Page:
Home-Based Palliative Care for Highest-Risk Patients. Some of the more successful MSSPs stratify their population and connect the highest-risk patients with home-based palliative care services. These services involve an interdisciplinary team providing continuous comprehensive assessment, pain and symptom management, and expert conversations in the patients’ homes, adjunctive to the care delivered by their treating providers. Published findings from home-based programs within ACOs show between 34% and 56% reduction in hospital utilization, resulting in average savings of $12,000 per case.20,21
Integration of Palliative Care Into Oncology Care. Several MSSPs have taken steps to integrate palliative care into oncology practices. At least 2 have conducted extensive training on advance care planning to ensure that patients’ wishes are articulated and documented, and then ensure that those documents are easily accessible in the electronic health record. Other ACOs have embedded palliative care specialists into their practices to help meet the needs of the most complex patients. An ACO contract with Moffitt Cancer Center requires the participating oncology practices to screen all patients for palliative care needs and include a palliative care specialist in the management of patients with documented need.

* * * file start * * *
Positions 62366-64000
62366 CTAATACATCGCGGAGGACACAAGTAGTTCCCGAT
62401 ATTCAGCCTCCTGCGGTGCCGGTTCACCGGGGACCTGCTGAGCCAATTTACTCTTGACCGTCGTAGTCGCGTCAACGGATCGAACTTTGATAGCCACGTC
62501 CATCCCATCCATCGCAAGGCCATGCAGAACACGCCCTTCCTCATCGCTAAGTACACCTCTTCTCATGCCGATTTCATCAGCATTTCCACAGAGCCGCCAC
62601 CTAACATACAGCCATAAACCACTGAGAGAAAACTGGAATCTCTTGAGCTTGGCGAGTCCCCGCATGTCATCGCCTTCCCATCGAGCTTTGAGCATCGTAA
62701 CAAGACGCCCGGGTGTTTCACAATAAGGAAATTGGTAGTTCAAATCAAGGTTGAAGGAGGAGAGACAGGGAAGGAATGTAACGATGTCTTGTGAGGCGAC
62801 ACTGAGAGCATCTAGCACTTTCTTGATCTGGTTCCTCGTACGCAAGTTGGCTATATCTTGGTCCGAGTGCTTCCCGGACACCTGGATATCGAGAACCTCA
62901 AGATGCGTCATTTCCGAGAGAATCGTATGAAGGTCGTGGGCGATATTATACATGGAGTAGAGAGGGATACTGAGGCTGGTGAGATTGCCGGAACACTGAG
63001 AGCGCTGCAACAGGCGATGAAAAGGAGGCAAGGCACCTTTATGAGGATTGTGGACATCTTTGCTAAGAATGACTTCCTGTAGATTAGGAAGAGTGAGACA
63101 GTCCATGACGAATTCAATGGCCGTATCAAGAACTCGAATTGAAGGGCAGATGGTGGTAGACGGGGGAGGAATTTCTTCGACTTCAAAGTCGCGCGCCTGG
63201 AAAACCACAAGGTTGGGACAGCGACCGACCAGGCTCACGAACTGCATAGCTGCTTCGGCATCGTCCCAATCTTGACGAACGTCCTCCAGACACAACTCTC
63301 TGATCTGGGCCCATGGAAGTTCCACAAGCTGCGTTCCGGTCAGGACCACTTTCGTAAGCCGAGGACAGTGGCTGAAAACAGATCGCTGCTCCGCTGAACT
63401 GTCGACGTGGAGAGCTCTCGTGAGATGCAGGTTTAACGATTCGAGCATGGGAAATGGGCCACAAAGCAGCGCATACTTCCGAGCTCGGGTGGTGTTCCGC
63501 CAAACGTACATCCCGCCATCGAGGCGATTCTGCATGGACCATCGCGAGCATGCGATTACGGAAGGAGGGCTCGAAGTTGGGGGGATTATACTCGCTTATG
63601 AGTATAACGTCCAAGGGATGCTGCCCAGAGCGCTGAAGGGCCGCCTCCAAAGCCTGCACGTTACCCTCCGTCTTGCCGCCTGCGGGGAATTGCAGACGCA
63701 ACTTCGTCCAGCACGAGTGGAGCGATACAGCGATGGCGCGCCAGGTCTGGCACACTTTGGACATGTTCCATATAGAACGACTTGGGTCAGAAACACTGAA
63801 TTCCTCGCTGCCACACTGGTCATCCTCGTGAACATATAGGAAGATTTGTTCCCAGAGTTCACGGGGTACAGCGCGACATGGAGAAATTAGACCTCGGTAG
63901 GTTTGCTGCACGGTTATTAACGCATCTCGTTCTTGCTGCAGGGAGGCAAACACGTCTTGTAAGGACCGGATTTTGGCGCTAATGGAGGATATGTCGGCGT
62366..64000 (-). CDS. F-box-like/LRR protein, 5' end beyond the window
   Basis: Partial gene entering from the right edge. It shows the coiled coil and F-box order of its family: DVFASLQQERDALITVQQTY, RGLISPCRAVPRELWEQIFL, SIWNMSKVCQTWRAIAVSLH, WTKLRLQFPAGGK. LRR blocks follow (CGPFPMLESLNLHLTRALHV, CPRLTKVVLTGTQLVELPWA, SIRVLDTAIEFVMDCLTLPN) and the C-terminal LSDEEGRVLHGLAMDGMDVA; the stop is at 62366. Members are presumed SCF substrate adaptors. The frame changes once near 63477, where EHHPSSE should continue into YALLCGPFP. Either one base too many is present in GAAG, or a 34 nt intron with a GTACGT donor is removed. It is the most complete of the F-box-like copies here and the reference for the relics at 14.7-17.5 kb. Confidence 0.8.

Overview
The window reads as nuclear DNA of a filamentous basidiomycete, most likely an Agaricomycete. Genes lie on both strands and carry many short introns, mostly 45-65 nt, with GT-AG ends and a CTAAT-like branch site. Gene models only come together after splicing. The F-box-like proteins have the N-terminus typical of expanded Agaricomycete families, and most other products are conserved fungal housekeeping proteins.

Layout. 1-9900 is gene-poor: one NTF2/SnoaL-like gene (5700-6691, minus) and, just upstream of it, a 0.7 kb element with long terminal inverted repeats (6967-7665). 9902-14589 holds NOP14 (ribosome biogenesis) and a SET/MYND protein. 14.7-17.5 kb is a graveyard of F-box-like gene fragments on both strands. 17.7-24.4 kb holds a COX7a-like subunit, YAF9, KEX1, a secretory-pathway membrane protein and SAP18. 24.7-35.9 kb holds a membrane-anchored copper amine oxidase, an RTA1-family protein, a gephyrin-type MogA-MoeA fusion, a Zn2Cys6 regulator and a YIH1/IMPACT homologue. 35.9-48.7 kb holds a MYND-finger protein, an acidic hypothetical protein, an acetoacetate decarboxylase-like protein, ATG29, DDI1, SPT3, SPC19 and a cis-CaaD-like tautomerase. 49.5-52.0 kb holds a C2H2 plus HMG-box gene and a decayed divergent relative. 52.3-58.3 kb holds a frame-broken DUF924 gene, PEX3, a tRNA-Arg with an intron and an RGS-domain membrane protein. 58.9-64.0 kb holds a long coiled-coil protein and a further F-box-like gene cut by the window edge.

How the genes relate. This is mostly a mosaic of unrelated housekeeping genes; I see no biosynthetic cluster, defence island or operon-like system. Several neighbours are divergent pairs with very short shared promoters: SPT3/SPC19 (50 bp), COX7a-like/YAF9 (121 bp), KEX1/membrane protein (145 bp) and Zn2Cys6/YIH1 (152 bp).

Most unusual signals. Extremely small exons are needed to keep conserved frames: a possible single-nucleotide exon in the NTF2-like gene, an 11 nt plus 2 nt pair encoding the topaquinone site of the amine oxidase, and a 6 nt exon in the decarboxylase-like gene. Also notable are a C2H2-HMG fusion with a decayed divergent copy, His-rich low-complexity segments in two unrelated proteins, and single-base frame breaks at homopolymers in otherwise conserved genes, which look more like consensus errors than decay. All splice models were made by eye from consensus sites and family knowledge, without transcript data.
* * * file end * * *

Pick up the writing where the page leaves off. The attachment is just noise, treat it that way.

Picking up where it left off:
Implications for Palliative Care and the Oncology Care Model (OCM)
Similar to the models and programs described above, the integration of palliative care can improve performance for practices participating in the OCM, as CMS will be evaluating them on the following: